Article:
The proposed regulations provide five examples that illustrate the facts and circumstances analysis. All of the examples address fairly clear-cut situations in which the excess benefit is either an overwhelming and continuous, or de minimis and isolated, part of the organization’s activities. The examples, however, provide useful illustrations of the importance of process in the IRS’s analysis. For instance, Example 3 addresses an educational organization headed by its founder. Beginning in the organization’s fifth year, the founder-president diverted significant amounts of the organization’s funds to pay his personal expenses, significantly reducing the funds available to conduct educational programs. The board of directors did not authorize the payment of these personal expenses; some directors knew that they were occurring but took no action. The president claimed that the amounts spent were loans, but no loan documentation existed. The analysis in the example is that the organization has been involved in repeated significant excess benefit transactions, has not implemented any safeguards to prevent future diversions, and has not made good faith efforts to seek correction. Accordingly, the organization is no longer exempt as of the beginning of its fifth year.
By contrast, in Example 4, the organization entered into a construction contract with a company owned by its chief executive officer at a price substantially in excess of fair market value. The board approved the contract but did not perform due diligence that could have made it aware that the price was excessive. Later, but before any IRS examination, the board determined that the price was excessive. The board promptly removed the chief executive officer, terminated his employment, and engaged legal counsel to recover the excess payments to the construction company. In addition, the organization adopted a conflicts of interest policy and significant new contract review procedures designed to prevent future recurrences. In this example, the organization retains its tax exemption. Although the excess benefit transaction was significant in relation to the organization’s activities, it was a one-time occurrence and the organization implemented safeguards reasonably calculated to prevent future violations. The organization took corrective action before the IRS began an audit of the organization and made a good faith effort to seek correction.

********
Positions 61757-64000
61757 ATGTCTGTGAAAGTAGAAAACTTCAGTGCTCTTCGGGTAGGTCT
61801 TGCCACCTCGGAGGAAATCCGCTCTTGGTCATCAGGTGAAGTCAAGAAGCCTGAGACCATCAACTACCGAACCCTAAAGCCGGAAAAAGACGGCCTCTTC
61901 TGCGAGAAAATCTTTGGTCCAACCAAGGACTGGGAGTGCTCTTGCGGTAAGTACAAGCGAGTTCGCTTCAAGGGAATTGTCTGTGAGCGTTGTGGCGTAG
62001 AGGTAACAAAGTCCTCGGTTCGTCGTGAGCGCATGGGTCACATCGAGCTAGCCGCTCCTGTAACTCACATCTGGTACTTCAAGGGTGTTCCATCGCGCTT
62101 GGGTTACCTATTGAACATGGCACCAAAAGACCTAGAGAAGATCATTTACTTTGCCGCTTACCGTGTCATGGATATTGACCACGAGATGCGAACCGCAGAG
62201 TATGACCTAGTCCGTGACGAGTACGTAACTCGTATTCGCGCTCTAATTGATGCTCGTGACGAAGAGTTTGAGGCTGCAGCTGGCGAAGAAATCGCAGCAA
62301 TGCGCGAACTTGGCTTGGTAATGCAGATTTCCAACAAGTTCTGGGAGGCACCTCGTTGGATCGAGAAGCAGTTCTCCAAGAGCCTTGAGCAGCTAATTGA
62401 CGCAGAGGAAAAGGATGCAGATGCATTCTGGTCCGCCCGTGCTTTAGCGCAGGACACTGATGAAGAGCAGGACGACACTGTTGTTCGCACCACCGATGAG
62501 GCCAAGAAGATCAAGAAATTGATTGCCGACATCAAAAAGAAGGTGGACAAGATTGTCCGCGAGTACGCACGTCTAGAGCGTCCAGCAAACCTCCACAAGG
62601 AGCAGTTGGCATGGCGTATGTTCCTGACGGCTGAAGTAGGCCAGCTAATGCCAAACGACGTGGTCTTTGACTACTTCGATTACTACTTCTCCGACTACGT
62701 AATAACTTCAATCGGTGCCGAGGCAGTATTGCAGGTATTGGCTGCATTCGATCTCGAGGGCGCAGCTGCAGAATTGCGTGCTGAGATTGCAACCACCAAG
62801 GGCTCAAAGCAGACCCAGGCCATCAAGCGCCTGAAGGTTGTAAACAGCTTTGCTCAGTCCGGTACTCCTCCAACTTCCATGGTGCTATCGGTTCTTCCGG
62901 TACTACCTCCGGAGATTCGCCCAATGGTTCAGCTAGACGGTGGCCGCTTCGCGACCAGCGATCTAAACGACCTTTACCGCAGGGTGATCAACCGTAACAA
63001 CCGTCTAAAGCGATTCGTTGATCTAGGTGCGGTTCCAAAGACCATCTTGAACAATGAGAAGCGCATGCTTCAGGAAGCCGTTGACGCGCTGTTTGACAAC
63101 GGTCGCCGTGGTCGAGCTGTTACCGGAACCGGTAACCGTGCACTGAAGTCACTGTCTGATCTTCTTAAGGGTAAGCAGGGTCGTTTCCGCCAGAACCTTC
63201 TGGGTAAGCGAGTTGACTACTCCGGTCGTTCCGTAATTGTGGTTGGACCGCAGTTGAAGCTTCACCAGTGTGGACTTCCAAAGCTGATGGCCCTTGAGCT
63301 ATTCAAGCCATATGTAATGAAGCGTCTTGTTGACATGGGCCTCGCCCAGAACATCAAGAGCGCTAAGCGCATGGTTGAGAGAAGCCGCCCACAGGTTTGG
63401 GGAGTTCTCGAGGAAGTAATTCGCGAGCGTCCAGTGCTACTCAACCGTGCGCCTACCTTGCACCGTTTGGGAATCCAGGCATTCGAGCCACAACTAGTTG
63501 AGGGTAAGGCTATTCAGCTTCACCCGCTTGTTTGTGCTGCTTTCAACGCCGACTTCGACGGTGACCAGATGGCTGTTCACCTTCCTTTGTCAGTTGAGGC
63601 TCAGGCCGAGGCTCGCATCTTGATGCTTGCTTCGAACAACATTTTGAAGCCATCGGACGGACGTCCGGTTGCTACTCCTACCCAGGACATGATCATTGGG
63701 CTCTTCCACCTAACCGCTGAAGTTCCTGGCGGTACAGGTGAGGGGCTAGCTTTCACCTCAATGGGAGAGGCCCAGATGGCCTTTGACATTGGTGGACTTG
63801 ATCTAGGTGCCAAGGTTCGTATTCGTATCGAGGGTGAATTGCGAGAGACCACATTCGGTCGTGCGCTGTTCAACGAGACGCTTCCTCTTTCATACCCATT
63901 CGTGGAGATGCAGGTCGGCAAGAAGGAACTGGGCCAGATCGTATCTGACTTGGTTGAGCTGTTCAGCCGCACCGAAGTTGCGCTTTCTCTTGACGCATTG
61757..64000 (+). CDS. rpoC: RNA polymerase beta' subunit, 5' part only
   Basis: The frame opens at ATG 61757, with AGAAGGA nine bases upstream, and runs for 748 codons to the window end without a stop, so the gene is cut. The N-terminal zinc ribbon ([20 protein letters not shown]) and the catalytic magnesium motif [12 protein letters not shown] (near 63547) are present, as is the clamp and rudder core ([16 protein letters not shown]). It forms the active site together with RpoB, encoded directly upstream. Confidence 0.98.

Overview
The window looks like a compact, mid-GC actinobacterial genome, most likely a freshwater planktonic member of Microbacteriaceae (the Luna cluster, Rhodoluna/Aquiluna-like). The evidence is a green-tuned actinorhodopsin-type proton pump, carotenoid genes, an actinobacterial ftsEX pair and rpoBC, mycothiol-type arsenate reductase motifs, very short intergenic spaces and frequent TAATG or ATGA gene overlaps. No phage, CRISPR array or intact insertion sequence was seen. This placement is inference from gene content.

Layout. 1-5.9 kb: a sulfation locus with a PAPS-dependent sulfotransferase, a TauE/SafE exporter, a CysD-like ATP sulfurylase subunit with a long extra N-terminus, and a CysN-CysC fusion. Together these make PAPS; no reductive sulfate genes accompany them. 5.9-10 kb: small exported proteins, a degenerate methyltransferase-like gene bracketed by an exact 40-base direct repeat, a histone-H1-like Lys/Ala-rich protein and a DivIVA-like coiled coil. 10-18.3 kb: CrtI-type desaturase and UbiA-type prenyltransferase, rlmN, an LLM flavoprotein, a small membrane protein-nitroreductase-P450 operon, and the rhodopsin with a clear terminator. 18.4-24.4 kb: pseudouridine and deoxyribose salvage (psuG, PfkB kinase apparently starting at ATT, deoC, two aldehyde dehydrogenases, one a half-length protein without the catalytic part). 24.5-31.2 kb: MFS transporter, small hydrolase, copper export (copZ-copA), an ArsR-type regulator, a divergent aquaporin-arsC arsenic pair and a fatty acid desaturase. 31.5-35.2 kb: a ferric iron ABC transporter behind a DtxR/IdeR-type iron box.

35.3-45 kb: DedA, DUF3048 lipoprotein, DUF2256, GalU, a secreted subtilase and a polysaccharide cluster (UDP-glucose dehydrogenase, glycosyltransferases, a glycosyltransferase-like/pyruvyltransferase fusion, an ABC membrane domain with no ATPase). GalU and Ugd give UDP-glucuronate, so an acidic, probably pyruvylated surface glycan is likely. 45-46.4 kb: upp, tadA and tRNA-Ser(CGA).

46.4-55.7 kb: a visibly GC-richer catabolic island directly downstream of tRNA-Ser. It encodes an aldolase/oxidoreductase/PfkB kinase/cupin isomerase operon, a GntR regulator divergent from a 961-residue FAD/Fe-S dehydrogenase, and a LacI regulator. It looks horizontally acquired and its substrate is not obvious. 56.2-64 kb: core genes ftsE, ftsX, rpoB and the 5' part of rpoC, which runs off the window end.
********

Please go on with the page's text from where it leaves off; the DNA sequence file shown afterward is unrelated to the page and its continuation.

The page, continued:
The proposed regulations also add examples to the portion of the existing regulations governing Section 501(c)(3) organizations that requires these organizations to be operated for a public rather than a private purpose. These examples are drawn from cases decided by the Tax Court. The examples are:
- An educational organization studies history and immigration but focuses its research on the genealogy of only one family. One objective of its research is to identify and locate descendants of that family so that they can become acquainted. The proposed regulation concludes that the organization’s activities primarily serve the interests of members of that family, rather than the public, and the organization is not exempt.
- An organization’s sole activity is exhibiting art created by unknown local artists. All of the art is for sale on a consignment basis, with the artist receiving 90 percent of the selling price and the organization 10 percent. The proposed regulation concludes that, because the artists directly and substantially benefit from the exhibition and sale of their art, and 90 percent of the proceeds from the organization’s sole activity goes to the individual artists, the organization is operated for the artists’ private benefit and is not exempt.
- An organization’s sole activity is to train individuals in a program developed by its president. The program is owned by the president’s for-profit company, which licenses the organization to teach the program in return for royalty payments and sets the fees to be charged by the organization. Upon termination of the license, any new course materials developed by the organization must be turned over to the for-profit company and the organization then has a two-year non-compete. The proposed regulation concludes that, regardless of whether the royalty payments the organization makes are reasonable, the organization is operated for the benefit of the president and the for-profit company and is not exempt.
None of these examples involve unreasonable economic benefit to insiders and thus would not constitute excess benefit transactions. The preamble to the proposed regulations notes that these examples show that non-economic benefits or reasonable economic benefit can still endanger tax exemption even if the intermediate sanctions excise taxes would otherwise not apply.
In summary, the proposed regulations place a premium on effective tax compliance activity (potentially increasing the scope of responsibilities of the corporate compliance office). The proposed regulations highlight, perhaps more emphatically than in the past, that in certain situations there may indeed be an (extraordinarily severe) organizational penalty associated with violation of the intermediate sanctions rules. In other words, they "raise the stakes" to the tax-exempt organization for engaging in and failing to discover and correct situations involving private inurement or private benefit.